But stars comfort me. There’s something about the Cape Cod sky at night – with the rest of the atmosphere – that gets into me and takes me to a surreal place, a place that I can barely scrape against duplication with a successful meditation session – of which I have had very few in the last 13 months.

I walk outside and I look up, and the sky is completely dark. One deep breath, and the salt air gets in my nose and in my lungs and I feel free. That smell – it’s the best thing about coming to the Cape. It almost makes it worth leaving, because that first breath of salt air when getting out of the car after the drive over the bridge is like receiving CPR with the breath of the gods. And when a light breeze is coming off the water, it’s like you’re the king of the world.

And with every breath, the sky brightens. With every blink comes more stars. They seem to appear – like magic – with every passing second of looking up. In less than five minutes, the sky goes from all black to mostly white of all shades. It’s hard to look away. And for me, it’s hard to go to sleep knowing this amazing show is happening right above me.

That’s why 4 in the morning is my favorite time of day. The only thing better is a snow storm, where the snow dances in and out of the lights, disappearing and reappearing.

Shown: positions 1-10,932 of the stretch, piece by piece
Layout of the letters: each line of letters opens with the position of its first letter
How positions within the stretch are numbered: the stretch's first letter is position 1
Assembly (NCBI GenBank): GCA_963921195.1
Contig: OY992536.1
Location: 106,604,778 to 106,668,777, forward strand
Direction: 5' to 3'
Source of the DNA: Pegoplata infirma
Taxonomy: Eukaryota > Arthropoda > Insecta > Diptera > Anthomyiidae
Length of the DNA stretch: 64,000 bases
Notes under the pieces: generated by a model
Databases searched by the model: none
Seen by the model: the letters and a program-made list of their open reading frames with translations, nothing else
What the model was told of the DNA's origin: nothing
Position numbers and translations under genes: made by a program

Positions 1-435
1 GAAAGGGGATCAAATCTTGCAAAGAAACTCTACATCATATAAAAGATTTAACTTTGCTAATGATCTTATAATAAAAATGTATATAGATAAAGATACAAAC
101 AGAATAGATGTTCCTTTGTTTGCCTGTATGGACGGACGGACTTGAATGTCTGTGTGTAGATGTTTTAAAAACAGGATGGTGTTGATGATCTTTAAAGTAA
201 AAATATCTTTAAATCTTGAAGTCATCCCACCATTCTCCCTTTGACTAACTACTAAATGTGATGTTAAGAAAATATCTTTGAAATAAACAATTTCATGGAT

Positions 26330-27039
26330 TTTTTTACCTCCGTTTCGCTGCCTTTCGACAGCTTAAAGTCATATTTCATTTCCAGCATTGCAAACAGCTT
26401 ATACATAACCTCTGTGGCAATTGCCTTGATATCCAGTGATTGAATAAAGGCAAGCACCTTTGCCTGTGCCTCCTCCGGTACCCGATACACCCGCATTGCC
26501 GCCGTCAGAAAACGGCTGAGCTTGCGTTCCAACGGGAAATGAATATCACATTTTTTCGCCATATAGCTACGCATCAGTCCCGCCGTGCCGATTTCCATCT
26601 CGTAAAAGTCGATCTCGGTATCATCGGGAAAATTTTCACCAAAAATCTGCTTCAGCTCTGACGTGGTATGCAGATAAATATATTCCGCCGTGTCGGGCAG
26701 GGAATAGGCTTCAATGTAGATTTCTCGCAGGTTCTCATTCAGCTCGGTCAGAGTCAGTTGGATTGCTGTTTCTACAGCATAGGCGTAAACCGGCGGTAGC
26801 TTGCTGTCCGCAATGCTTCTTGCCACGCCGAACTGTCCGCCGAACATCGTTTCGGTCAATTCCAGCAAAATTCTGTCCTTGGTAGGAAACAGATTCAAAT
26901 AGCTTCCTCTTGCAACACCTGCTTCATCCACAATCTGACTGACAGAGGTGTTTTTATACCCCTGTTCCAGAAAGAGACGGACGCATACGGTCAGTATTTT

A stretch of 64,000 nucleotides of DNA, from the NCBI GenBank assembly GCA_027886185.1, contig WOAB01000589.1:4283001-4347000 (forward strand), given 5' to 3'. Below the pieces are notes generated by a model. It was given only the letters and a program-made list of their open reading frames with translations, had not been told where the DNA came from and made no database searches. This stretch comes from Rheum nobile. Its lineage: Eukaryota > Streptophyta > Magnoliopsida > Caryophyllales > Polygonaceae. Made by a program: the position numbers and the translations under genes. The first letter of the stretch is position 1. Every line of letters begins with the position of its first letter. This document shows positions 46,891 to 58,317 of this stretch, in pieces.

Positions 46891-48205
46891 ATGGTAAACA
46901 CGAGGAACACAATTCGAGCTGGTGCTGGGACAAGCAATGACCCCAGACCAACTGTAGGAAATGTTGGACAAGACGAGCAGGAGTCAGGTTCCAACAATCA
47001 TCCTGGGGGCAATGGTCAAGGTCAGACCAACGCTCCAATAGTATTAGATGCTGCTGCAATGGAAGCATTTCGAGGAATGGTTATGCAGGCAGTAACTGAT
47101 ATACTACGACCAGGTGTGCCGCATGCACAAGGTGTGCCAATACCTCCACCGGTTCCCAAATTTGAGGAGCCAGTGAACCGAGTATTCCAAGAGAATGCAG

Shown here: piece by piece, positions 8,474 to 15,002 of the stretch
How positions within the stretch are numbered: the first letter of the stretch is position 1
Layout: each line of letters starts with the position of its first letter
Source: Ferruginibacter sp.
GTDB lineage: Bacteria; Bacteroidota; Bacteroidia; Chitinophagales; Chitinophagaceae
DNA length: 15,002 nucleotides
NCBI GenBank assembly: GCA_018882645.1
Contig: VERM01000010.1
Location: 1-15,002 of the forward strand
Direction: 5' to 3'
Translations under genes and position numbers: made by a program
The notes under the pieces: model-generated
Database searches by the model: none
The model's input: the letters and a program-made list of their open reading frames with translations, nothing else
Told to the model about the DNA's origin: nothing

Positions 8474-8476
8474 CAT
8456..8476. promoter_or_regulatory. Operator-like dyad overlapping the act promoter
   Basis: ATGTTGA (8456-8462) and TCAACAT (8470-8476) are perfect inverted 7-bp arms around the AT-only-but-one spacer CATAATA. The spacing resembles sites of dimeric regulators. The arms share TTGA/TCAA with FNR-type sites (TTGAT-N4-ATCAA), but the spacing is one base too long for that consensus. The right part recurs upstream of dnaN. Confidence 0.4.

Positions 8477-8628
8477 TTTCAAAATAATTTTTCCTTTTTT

I’m relaxed just writing about it. So rather than going into what I was going to go into, about how the Cape Cod sky is like human beings – you think you see one thing, and the more you look, the more that shows up. That every time you meet someone, blink a few times. That people know this, and unlike the stars, when people realize that they’re being seen, they try to hide themselves, so you need to know when to look away…but I’m not going to go into that stuff…

Well – any more than that…

I’ll cut it off before I get into something away from what I wanted to – which is just how much I love to be under the stars, breathing in the salt air. That there is some greater force in the universe, and as far as I’m concerned, it’s the universe itself. Breathe deeply and look up, and you’ll have little choice but to agree.

Monday, June 11, 2007

Buying a scratch ticket

Some people have the kind of luck where they should just never play the lottery. I have the kind of luck where I’ll decide to buy a scratch ticket, talk myself out of it, and then watch the person behind me buy a $10-million winning ticket only because he heard me talk about getting one and he liked the idea for himself. That was my ticket!